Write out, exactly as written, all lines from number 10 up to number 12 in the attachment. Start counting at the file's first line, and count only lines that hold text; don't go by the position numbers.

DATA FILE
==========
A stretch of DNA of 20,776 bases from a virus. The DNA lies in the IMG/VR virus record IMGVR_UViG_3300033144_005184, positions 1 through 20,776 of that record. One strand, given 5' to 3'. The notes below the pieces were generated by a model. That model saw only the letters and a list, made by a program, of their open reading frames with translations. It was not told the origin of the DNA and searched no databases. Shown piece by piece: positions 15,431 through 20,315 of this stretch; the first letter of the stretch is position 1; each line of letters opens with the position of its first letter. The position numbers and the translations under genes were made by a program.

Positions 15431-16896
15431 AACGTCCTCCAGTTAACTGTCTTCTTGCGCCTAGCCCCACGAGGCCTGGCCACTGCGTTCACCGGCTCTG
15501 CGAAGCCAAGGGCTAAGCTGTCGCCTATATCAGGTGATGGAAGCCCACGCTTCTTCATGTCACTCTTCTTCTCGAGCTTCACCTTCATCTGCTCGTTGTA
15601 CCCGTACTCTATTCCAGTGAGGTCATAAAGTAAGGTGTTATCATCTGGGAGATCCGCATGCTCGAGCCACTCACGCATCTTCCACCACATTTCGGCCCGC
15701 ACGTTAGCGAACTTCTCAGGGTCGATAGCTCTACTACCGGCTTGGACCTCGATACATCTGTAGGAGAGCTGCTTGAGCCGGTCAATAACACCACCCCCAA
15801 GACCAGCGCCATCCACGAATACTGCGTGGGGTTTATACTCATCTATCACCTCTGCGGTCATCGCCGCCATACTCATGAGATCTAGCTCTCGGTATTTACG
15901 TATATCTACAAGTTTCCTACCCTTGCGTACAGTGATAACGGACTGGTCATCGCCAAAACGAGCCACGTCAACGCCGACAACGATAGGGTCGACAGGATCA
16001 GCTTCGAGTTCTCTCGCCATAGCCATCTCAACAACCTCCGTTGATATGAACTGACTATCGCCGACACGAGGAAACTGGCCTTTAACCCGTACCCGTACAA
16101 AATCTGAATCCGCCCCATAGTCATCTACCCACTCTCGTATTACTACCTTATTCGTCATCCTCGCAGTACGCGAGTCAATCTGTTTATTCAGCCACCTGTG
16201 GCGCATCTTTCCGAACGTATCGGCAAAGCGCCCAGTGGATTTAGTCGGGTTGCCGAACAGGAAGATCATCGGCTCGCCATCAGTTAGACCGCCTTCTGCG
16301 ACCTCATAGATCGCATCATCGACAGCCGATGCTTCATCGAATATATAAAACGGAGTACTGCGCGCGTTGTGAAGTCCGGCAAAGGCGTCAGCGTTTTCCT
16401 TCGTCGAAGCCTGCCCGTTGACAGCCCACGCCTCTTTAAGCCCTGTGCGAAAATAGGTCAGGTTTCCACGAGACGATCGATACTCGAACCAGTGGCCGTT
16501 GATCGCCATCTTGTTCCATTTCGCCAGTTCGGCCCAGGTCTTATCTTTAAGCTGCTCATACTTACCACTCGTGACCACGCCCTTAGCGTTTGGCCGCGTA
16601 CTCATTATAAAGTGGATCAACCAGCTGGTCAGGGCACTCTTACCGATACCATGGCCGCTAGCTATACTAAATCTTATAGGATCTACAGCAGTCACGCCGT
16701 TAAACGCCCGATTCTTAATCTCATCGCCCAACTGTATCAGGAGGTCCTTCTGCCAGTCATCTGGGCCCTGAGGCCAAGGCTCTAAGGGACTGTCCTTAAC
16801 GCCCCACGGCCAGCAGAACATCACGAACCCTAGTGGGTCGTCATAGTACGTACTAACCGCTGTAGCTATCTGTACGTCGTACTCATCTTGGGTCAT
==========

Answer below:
16101 AATCTGAATCCGCCCCATAGTCATCTACCCACTCTCGTATTACTACCTTATTCGTCATCCTCGCAGTACGCGAGTCAATCTGTTTATTCAGCCACCTGTG
16201 GCGCATCTTTCCGAACGTATCGGCAAAGCGCCCAGTGGATTTAGTCGGGTTGCCGAACAGGAAGATCATCGGCTCGCCATCAGTTAGACCGCCTTCTGCG
16301 ACCTCATAGATCGCATCATCGACAGCCGATGCTTCATCGAATATATAAAACGGAGTACTGCGCGCGTTGTGAAGTCCGGCAAAGGCGTCAGCGTTTTCCT